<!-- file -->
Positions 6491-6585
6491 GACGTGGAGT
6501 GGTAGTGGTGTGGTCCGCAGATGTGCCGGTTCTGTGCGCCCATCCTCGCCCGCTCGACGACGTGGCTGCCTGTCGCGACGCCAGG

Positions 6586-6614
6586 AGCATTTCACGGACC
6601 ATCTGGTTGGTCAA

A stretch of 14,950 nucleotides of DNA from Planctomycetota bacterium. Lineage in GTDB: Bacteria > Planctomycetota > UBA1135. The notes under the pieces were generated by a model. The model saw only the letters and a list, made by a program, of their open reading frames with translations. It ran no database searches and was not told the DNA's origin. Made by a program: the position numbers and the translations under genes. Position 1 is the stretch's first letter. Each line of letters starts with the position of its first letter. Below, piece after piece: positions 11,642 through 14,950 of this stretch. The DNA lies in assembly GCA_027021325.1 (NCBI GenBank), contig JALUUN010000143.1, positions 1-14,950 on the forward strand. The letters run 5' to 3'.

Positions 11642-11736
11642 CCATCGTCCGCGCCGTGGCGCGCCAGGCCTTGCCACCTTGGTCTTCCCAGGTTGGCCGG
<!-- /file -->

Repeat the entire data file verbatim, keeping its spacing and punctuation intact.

Positions 6491-6585
6491 GACGTGGAGT
6501 GGTAGTGGTGTGGTCCGCAGATGTGCCGGTTCTGTGCGCCCATCCTCGCCCGCTCGACGACGTGGCTGCCTGTCGCGACGCCAGG

Positions 6586-6614
6586 AGCATTTCACGGACC
6601 ATCTGGTTGGTCAA

A stretch of 14,950 nucleotides of DNA from Planctomycetota bacterium. Lineage in GTDB: Bacteria > Planctomycetota > UBA1135. The notes under the pieces were generated by a model. The model saw only the letters and a list, made by a program, of their open reading frames with translations. It ran no database searches and was not told the DNA's origin. Made by a program: the position numbers and the translations under genes. Position 1 is the stretch's first letter. Each line of letters starts with the position of its first letter. Below, piece after piece: positions 11,642 through 14,950 of this stretch. The DNA lies in assembly GCA_027021325.1 (NCBI GenBank), contig JALUUN010000143.1, positions 1-14,950 on the forward strand. The letters run 5' to 3'.

Positions 11642-11736
11642 CCATCGTCCGCGCCGTGGCGCGCCAGGCCTTGCCACCTTGGTCTTCCCAGGTTGGCCGG